Twenty four subjects completed the study. Complete data sets were retained for all subjects. Subjects generally had little trouble becoming familiar with the interface. They typically were immediately able to browse from one node to the next and were able to confidently make links on their second attempt. Only two of the subjects reported any extensive prior knowledge of the content area beyond having heard of the some of the names and events included in the study. Interestingly, both of these subjects either were currently, or had at one time been career military officers. One of these subjects had read several books on the content area. Some descriptive statistics were compiled in order to give an overview of the data sets. 300 different links were mathematically possible in th e system, though not all nodes bore any semantic relationship to each other. The mean number of links made by subjects in the study was 20.71 with a standard deviation of 11.82. The range of links was from 8 to 69.
Statistics were also compiled for links by node. For the 25 different nodes combined,a mean number of 39.8 total links were created by participants, with a standard deviation of 13.99. Each node had a mean of 13.44 different links established, with a standard deviation of 3.94. Each node had a mean number of 3.8 instances in which it was not linked at all, with a standard deviation of 2.93. Table 1 presents the means and standard deviations obtained in the study.
Category ......................Mean .............Std. Dev.
Total Links per subject..........20.7..........11.82
Total Links for All Nodes..........39.8 ..........13.99
Total Links per Individual Node..........13.44..........3.94
Instances Where Nodes Were Left Unlinked per Node..........3.8..........2.93
Means a nd Standard Deviations of Links by Subjects and Nodes
As might be expected, a fairly strong significant correlation (p = .0001) was observed for total links by topic and number of different links (r = 0.673), indicating that where more links were made more different topics were linked together. Somewhat surprisingly, there was also a fairly strong positive correlation (p = .0001, r = 0.672) between total number links per card and instances of cards receiving no links. This correlation indicates that subjects linked some topics either quite a lot or not at all. One reason for this might be that some nodes were difficult to understand and subjects either failed to see that they related to anything or else failed to see how they didn't relate to everything. Table 2 below shows all of the nodes with the total number of links, number of different links, and instances of no links for each node.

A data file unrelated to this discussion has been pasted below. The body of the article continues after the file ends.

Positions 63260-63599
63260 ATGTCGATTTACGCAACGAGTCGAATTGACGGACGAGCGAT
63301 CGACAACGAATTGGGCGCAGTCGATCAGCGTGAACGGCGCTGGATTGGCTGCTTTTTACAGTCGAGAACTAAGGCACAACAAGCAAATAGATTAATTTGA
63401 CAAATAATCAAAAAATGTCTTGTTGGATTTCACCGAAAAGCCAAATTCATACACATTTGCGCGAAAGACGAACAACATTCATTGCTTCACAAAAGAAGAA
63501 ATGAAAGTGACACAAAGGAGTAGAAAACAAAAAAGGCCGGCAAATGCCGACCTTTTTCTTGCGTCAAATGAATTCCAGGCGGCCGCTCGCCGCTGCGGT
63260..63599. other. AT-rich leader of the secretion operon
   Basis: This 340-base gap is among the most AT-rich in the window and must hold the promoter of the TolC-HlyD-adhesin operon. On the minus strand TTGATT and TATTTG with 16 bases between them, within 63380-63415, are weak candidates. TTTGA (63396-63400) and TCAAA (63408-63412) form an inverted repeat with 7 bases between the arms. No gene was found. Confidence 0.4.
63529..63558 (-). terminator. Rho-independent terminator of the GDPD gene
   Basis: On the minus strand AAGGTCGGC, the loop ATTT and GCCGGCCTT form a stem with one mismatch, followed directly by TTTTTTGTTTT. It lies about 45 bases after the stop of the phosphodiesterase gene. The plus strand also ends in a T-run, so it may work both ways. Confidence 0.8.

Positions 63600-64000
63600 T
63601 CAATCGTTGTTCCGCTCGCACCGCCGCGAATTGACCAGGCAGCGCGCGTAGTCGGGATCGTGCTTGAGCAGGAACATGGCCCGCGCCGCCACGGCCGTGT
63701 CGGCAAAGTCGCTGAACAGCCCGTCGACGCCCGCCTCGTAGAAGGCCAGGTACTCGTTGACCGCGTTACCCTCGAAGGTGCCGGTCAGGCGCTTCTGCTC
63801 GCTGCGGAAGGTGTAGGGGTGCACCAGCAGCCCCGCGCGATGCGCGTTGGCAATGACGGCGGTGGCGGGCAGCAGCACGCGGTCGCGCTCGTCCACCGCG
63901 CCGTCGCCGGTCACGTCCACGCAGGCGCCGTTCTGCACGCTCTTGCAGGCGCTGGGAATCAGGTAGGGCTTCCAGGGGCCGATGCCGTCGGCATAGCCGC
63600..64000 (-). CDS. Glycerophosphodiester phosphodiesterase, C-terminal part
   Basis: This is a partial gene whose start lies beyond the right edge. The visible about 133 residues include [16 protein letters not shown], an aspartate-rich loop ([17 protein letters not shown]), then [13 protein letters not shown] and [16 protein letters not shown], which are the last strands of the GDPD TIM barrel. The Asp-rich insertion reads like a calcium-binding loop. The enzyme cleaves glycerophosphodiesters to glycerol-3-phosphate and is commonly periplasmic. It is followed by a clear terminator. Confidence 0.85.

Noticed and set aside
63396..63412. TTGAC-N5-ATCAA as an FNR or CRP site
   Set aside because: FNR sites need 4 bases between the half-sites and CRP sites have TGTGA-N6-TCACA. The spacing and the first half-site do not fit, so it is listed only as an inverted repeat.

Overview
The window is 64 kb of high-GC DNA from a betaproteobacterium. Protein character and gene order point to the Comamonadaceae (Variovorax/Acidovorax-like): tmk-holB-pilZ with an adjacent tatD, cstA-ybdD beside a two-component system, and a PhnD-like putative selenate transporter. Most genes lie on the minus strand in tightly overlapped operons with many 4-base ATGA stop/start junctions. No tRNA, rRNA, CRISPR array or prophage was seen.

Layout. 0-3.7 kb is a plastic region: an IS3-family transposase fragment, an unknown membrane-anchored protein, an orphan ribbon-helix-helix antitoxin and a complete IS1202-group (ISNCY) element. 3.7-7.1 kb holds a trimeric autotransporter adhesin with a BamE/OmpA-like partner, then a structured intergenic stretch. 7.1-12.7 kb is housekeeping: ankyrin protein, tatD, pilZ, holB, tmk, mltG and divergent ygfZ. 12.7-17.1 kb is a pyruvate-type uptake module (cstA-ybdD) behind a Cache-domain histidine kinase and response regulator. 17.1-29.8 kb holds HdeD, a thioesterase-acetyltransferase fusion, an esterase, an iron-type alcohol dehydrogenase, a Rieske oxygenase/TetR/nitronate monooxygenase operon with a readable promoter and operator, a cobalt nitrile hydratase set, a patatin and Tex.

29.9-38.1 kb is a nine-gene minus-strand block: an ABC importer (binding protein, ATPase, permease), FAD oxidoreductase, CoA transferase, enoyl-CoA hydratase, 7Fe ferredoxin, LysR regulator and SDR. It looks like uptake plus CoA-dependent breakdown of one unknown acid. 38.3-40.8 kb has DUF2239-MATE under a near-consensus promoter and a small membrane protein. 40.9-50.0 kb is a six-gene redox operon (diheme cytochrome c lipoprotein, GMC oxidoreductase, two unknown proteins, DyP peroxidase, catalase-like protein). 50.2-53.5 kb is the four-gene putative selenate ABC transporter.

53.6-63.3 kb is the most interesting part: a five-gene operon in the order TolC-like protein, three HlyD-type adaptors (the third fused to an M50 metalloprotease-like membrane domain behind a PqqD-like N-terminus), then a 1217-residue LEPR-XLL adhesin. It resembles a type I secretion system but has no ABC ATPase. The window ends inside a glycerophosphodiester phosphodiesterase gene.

Node Total # Links Links to Different Nodes Instances of No Links to Any Node
More interesting themes emerged from the qualitative analysis of the interview and verbal report data. Eight different types of links were identified by the subjects. This sort of emic (subject generated) categorization is of particular interest since as Franz Boas remarks "If it is our serious purpose to understand the thoughts of a people the whole analysis of experience must be based on their concepts, not ours" (Boas, 1943, p. 314). In each case the term used here to describe the type of link was used by at least one subject. In many of the instances subjects used different but equivalent expressions to identify a particular type of link. We have chosen the words we feel best describe the types of links subjects made and have occasionally changed case of the words used as links types in order to maintain consistency. To increase inter-rater reliability, each investigator coded links separately, before combining to discuss and resolve discrepant cases. In the few instances where we disagreed, the disagreement was caused by different, but synonymous terms used to describe a particular link. Note that no attempt was made to determine the frequency of occurrence of any particular link type; we were interested primarily in identifying the different types.
The first two of these eight link types are similar and opposite links. Subjects would identify a similar link when one node shared characteristics with another node. For example, several subjects linked a node about "Children of Israel" with a node about "Children of Palestine" because they were both about children. Subjects would identify an opposite type link when they felt nodes were opposites of each other. For example, many subjects linked "Terrorism" to "Sanctuary" because they felt they were diametrically opposed to each other. (Interestingly, some subjects linked the same two nodes because they felt terrorism caused the need for sanctuary.) Since these two categories appear to us to be different sides of the same coin, we treat them together and suggest that they be simplified into one category called comparative links. Nineteen of the twenty-four subjects made at least one link of this type.
The third t ype of link identified by subjects is causal. Subjects would call a link causal when they felt that one node was the result of another node. For instance, one common causal link subjects made was between the node for "State of Israel Proclaimed" and the "War of Independence." They felt that the War of Independence was a direct result of the proclamation of the state. Another was linking "PLO Violence" to "Security for Israel" because the violence created (or caused) the need for security. However, as with comparative linking of "Terrorism" to "Sanctuary," several subjects linked these two nodes together for a different reason. All of the subjects made at least one link of this type.